Language of document :

Appeal brought on 1 August 2019 by the European Commission against the judgment of the General Court (Fifth Chamber) delivered on 11 June 2019 in Case T-138/18, De Esteban Alonso v Commission

(Case C-591/19 P)

Language of the case: French


Appellant: European Commission (represented by: B. Mongin and J. Baquero Cruz, acting as Agents)

Other party to the proceedings: Fernando De Esteban Alonso

Form of order sought

The appellant claims that the Court should:

set aside the judgment of 11 June 2019 (T-138/18);

dismiss the action brought at first instance;

order Mr De Esteban to pay in full the costs of both sets of proceedings.

Grounds of appeal and main arguments

By the first ground of appeal, alleging an incorrect legal classification of the facts in the light of Article 4 of Commission Decision No 1999/396, the Commission submits that the General Court should not have held that Mr De Esteban had to be ‘treated in the same way’ as the persons referred to by name in the note sent by OLAF to the French authorities on 19 March 2003 or at the very least regarded as being personally involved in the facts, whereas the person concerned did not fall within any of those categories.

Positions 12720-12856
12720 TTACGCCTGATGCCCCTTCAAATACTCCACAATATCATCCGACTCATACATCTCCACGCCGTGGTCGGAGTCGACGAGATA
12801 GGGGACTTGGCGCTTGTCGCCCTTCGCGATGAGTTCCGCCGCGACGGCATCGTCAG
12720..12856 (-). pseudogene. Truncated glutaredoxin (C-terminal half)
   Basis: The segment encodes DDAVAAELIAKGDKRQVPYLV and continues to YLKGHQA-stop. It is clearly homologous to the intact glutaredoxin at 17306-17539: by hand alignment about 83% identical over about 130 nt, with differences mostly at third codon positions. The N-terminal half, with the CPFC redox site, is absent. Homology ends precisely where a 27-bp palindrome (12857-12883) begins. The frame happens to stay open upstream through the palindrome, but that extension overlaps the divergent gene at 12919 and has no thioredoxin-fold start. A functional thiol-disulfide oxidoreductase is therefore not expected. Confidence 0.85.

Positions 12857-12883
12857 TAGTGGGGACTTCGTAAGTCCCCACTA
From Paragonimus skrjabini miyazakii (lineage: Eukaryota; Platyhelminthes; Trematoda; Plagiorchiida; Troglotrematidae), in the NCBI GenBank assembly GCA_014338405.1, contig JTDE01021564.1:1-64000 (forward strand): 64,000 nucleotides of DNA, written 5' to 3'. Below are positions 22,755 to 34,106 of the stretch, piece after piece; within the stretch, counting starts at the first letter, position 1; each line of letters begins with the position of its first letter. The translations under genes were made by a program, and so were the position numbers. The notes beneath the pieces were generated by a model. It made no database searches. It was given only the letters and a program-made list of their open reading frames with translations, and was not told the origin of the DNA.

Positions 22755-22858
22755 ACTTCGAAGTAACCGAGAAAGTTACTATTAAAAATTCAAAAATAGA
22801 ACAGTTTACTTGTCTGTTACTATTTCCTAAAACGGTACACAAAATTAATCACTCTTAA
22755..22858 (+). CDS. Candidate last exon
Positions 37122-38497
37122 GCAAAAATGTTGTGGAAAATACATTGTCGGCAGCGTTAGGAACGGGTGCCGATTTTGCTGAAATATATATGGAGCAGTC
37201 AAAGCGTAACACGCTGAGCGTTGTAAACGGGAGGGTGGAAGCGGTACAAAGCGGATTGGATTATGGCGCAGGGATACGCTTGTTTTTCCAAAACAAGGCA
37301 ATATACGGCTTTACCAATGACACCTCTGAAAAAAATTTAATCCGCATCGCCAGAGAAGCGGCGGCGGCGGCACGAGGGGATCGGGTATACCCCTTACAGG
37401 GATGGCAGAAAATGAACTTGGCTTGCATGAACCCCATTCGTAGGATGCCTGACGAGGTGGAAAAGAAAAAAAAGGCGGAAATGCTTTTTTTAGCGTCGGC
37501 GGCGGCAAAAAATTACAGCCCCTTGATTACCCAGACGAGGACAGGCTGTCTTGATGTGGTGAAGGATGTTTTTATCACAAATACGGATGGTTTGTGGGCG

The second ground of appeal alleges an error of law in the interpretation of Article 9(4) of Regulation No 1073/1999 according to which the institutions must take ‘such action, in particular disciplinary or legal,’ on the report submitted by OLAF ‘as the results … warrant’. The Commission claims that that provision cannot be interpreted a contrario as limiting the discretion available to it in the defence of the European Union’s interests and, in particular, as prohibiting it from appearing as a civil party in criminal proceedings and from filing a criminal complaint before the national authorities where it deems it appropriate in the light of the information available to it, including at a stage prior to the adoption of any OLAF report.

By its third ground of appeal, relied on in the alternative, the Commission claims that the General Court could not uphold the action for compensation since there was no causal link. The General Court unduly departed from its case-law according to which there is no sufficiently direct causal link between the forwarding of information by OLAF to the national authorities and the harm allegedly suffered.